# Homework Help: Using definition of derivative to calculate, stuck, cant find a cancellation

1. Jul 27, 2011

### irebat

use the definition of the derivative to compute the derivative of the function at x=1

f(x) = 1/(1 + x 2) for all x.

3. The attempt at a solution
i put it into lim[ (f(x)-f(xo))/x-xo ] form and got

[(1/1+x2) - (1/2)] <---------numerator
___________________________ <----- division sign ("over")
x-1 <----------- denomenator

form and from there cancelled to
2-1-x2 / 2(x2+1)

and then again to -x2 + 1 / 2(x2+1)

but now im stuck and cant find a cancellation to calculate the limit at x=1 without getting a 0 in there soemwhere

if i stick this into the limit calculation formula itll just give me a 0 and thats no good. i already know the answer is -1/2 but i cant quite get there. any help is appreciated, thanks.

2. Jul 27, 2011

### BrianMath

Okay, if I've read this correctly, so far you have
$$\lim_{x\to 1} \frac{\frac{-x^2 + 1}{2(x^2 + 1)}}{x-1}$$
right?

What happens if you factor out a $-1$ from the top fraction's numerator? Is there any algebra you can do on that to divide out the $x-1$?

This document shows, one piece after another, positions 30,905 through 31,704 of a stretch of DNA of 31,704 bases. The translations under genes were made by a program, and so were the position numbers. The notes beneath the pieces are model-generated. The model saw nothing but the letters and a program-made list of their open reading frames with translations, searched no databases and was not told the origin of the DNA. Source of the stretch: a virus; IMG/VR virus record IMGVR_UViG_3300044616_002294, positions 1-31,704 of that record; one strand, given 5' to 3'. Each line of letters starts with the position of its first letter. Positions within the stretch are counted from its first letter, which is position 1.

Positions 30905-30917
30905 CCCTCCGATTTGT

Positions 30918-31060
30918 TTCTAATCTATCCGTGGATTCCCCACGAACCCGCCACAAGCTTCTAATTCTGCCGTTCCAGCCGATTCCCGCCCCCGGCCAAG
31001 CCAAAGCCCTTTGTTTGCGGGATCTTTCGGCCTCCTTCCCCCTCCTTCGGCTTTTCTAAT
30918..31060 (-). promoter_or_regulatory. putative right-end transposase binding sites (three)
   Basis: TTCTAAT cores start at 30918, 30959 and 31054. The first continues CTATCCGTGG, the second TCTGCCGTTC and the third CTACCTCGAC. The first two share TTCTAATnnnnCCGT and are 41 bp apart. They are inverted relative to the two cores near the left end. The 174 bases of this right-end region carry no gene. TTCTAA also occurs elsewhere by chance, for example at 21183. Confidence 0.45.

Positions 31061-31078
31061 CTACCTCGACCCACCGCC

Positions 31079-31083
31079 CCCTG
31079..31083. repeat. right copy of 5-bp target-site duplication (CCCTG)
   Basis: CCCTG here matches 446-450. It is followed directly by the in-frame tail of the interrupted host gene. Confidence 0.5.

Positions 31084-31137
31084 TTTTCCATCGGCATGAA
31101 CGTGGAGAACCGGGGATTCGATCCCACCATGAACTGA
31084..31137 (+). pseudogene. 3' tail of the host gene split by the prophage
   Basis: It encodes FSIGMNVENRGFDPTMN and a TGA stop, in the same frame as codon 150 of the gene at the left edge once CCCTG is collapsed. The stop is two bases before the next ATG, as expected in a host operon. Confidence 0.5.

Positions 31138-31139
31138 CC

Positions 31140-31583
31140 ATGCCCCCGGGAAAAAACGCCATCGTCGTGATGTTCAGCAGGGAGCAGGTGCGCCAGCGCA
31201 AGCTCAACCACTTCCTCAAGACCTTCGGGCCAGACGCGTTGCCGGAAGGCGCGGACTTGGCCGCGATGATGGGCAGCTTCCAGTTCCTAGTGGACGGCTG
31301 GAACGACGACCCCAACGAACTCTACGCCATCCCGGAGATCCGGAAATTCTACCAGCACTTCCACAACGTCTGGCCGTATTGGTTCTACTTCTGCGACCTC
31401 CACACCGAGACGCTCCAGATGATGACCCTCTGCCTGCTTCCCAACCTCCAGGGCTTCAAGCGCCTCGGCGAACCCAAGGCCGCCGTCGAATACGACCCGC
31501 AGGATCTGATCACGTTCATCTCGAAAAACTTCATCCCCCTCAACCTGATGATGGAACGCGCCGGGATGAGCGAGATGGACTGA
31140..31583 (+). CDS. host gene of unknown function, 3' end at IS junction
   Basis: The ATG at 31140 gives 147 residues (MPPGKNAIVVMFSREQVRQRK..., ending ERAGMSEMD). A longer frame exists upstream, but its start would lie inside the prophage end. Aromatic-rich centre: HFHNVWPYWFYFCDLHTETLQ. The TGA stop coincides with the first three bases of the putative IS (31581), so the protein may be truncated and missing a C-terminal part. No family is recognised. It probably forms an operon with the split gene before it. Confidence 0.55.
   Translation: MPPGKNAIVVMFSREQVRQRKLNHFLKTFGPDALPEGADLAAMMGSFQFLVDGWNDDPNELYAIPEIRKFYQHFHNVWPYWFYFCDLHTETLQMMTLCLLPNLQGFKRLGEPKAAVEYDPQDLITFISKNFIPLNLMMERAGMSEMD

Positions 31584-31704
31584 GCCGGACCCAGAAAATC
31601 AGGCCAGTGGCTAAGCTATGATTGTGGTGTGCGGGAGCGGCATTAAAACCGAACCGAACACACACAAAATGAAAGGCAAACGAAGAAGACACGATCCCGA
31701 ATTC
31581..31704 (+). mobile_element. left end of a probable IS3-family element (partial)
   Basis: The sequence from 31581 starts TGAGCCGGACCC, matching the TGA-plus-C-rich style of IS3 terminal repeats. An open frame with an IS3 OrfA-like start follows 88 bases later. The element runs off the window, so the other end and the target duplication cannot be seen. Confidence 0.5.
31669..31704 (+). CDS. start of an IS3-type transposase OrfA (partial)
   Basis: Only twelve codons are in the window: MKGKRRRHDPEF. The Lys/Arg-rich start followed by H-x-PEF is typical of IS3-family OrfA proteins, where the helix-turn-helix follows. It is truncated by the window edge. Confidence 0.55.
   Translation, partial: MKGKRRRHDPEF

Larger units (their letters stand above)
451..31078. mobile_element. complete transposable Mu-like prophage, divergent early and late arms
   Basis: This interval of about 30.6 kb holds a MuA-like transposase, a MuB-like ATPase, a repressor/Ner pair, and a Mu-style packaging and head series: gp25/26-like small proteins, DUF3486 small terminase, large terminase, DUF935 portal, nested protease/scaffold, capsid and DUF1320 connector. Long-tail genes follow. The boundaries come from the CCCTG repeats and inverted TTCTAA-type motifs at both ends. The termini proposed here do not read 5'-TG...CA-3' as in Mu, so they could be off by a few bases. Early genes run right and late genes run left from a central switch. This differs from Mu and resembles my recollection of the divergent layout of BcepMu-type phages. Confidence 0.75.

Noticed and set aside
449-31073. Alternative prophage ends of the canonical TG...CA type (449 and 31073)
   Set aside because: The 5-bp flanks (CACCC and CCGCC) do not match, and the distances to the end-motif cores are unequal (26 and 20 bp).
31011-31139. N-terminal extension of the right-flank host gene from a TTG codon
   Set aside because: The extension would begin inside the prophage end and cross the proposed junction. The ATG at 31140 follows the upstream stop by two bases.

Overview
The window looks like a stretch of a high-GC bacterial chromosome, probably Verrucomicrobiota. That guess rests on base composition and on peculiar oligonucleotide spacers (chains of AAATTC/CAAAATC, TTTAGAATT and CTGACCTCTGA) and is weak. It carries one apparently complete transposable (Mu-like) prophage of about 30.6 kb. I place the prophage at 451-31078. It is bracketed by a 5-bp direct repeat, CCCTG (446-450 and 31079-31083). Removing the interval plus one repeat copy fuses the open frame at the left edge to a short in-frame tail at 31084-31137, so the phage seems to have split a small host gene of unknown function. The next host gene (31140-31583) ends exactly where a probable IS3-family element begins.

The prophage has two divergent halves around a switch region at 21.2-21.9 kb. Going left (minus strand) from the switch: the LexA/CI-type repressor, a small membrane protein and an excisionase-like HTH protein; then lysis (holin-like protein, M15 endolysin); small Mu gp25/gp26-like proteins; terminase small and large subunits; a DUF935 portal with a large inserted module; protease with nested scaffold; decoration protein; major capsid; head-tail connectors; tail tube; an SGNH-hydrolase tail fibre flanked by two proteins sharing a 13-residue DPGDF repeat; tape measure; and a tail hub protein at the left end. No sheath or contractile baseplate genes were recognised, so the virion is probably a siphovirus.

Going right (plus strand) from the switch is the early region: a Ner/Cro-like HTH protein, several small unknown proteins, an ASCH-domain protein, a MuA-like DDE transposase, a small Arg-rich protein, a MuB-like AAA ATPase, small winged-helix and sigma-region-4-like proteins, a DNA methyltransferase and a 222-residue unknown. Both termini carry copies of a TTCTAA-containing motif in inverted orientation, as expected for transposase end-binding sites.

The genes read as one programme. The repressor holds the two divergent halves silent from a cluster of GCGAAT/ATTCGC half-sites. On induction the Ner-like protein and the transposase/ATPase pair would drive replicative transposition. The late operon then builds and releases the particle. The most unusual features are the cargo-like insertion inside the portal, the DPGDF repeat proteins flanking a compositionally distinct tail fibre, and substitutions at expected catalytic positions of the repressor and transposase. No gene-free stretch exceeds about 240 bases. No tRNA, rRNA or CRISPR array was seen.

3. Jul 27, 2011

### irebat

well, actually right now i have

$$\lim_{x\to 1} \frac{-x^2 + 1}{2(x^2 + 1)}$$

4. Jul 27, 2011

### BrianMath

Where did the $x-1$ in the denominator go?

$$\lim_{x\to 1} \frac{\frac{1}{1+x^2} - \frac{1}{2}}{x-1} = \lim_{x\to 1} \frac{\frac{2}{2(1+x^2)} - \frac{1+x^2}{2(1+x^2)}}{x-1} = \lim_{x\to 1} \frac{\frac{2 - 1 - x^2}{2(1+x^2)}}{x-1} = \lim_{x\to 1} \frac{\frac{-x^2 + 1}{2(1+x^2)}}{x-1}$$

5. Jul 27, 2011

### irebat

careless mistake got me again. dang
yeah, taking that -1 out brings out an x-1 in the numerator that cancels with the denominator that I completely forgot about

and then i can take my limit to get -2/4, which is right.

BIG THANKS, man, seriously.

6. Jul 27, 2011

### BrianMath

No problem, little mistakes like these happen to the best of us.